to 1031 law
Tax Bill Narrows A Popular Section 1031 Exchange/Capital Gains
by Kenneth R. Harney
Tax-free exchanging -- one of the most popular real estate strategies
for investment property sellers -- just took a modest hit from
the federal government.
deep inside the $136 billion pre-election tax bill signed into
law by President Bush are new restrictions on certain Section
1031 exchanges involving conversions of investment real estate
into principal residences.
1031 of the Internal Revenue Code allows tax-deferred swaps of
investment and commercial real estate for other "like kind"
properties. The concept dates back decades but recently has become
a major activity for owners of everything from downtown office
buildings to resort rental condominium units.
new tax legislation, the American Job Creation Act of 2004 (H.R.
4250), takes aim at a loophole that has grown popular enough to
nettle the IRS: Owners of investment real estate with substantial
built-up gains have swapped their properties for real estate that
can be readily converted into owner-occupied residential property.
Having completed a tax-deferred Section 1031 exchange of investment
property, the owners then convert the exchange-acquired real estate
into their principal residences. They live in and use the properties
as principal residences for a couple of years, and then sell.
Here's the loophole: Under Section 121 of the Internal Revenue
Code, principal residences qualify for the most generous breaks
anywhere in the tax system -- tax-free exclusions of up to $250,000
(single tax filers) and $500,000 (married joint filers) in sale
profits, provided the taxpayers own and use the real estate as
their principal residence for an aggregate two out of the preceding
1031 allows owners of investment real estate to defer recognition
of their capital gains via qualified exchange, but the gains ultimately
are taxable whenever the property is sold for cash. Section 121,
on the other hand, is more generous: It allows qualified sellers
to pocket all their cash gains tax-free, up to the $250,000/$500,000
limits, as often as once every two years.
some savvy investment property owners, the name of the game has
become: How can I move my deferred Section 1031 exchange gains
into Section 121 territory, where gains (up to the $500,000 limit)
are potentially tax-free.
illustrate, say you've owned a small office or apartment building
for years and face substantial capital gains taxes (appreciation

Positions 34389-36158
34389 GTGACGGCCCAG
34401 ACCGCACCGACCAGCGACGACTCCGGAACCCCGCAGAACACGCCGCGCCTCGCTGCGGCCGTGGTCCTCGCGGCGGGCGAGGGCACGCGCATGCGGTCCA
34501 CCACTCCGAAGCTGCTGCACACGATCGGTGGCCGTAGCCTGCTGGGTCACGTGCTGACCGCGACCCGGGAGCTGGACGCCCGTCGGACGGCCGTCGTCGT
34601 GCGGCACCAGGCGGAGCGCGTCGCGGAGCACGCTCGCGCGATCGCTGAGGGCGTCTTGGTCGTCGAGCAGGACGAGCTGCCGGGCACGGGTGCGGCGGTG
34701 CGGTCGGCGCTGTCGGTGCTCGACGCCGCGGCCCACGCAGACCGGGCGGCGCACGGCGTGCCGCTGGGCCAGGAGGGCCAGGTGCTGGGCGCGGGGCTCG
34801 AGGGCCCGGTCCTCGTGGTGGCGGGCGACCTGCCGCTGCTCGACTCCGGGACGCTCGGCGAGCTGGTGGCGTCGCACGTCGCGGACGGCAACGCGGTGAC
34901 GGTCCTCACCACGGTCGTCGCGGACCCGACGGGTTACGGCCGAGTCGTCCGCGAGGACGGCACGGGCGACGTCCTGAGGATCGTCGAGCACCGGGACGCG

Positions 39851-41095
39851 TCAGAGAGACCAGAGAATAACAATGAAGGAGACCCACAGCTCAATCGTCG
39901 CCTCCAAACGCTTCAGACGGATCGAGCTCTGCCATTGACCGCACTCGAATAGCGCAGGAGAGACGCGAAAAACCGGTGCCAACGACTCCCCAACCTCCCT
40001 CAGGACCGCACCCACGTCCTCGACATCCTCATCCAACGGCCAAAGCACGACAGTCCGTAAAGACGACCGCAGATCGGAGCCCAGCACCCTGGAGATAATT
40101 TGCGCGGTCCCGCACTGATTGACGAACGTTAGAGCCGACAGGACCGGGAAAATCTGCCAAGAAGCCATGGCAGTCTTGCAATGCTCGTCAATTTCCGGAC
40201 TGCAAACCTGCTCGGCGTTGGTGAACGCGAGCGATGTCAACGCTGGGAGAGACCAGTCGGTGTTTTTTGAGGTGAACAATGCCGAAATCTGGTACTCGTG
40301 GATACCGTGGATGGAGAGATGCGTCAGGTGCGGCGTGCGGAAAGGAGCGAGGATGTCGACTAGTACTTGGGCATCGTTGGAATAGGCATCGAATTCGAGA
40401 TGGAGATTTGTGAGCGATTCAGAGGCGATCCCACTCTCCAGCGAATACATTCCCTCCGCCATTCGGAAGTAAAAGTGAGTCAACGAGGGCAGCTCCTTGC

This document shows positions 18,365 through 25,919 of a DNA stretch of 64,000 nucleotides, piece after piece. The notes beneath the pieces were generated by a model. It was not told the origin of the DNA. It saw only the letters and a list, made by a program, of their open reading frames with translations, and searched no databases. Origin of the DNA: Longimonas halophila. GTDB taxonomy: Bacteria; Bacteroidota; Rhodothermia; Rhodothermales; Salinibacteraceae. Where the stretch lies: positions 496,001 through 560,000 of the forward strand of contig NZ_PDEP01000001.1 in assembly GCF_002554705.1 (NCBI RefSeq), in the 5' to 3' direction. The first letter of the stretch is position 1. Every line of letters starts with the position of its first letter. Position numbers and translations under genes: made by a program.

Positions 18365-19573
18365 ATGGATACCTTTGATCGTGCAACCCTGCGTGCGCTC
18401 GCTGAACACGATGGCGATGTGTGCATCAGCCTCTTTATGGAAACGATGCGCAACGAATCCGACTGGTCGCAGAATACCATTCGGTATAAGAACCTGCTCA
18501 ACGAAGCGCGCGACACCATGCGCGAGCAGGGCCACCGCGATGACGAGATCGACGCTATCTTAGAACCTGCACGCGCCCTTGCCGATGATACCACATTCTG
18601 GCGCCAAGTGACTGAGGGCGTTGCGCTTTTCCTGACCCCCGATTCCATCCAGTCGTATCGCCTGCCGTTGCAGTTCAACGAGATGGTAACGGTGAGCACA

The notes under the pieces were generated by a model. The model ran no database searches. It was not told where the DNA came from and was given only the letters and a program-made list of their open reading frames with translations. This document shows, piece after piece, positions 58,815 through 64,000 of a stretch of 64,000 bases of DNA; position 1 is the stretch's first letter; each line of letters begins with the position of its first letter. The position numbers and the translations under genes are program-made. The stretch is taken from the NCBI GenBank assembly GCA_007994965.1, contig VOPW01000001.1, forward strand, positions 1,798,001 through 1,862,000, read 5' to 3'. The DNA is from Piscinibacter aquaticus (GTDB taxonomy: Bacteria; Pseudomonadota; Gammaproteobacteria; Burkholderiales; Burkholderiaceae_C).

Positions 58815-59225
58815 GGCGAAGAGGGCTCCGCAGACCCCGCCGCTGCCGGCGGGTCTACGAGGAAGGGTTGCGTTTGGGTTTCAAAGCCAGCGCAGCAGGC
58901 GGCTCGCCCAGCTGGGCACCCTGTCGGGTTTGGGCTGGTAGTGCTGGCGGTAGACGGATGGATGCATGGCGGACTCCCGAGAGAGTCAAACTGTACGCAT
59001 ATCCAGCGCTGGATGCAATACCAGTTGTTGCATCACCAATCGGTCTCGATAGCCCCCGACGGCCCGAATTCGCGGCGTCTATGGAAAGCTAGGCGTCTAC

plus depreciation recapture) if you sell outright. So you opt
for a Section 1031 exchange. But why not sweeten the pot by exchanging
your investment property for real estate that has the potential
to be converted into an owner-occupied principal residence? One
way to do this: Swap your investment real estate for, say, a luxury
rental villa at a golf resort community.
you've acquired the rental villa, you convert it to principal
residence use by living in it for a couple of years. By the way,
under IRS rules, that doesn't even mean you're required to be
a full-time resident of the villa. You just have to live there
a majority of the time during each tax year, and transfer your
drivers license, banking and other indices of principal residence
location as established by the IRS.
you've owned and used the villa for two years -- at least under
the old loophole -- you'd qualify for the tax-free exclusions
under Section121. Voila! Your formerly taxable investment property
gains would be transformed by alchemy into non-taxable gains --
up to half a million dollars -- and you could sell the villa with
limited or no tax exposure, depending on the amount of gain deferred
via the earlier 1031 exchange.
for the new law: It narrows the loophole. It doesn't prohibit
such tax-driven conversions outright, but it does require exchange
property acquirers to own and use the real estate as their principal
residences for five years, instead of the usual two years.
experts say the law could have been much worse. "There's
a silver lining here," says Michael Phillips, a partner in
the San Francisco law firm of Rocca and Phillips and vice president
of Pacific Realty Exchange Inc. "By implication, the bill
confirms that you can do" conversions of exchange-acquired
investment real estate and subsequently use Section 121 to exclude
some or part of the gains.
a practical matter," says Phillips, "it's not all that
November 1, 2004
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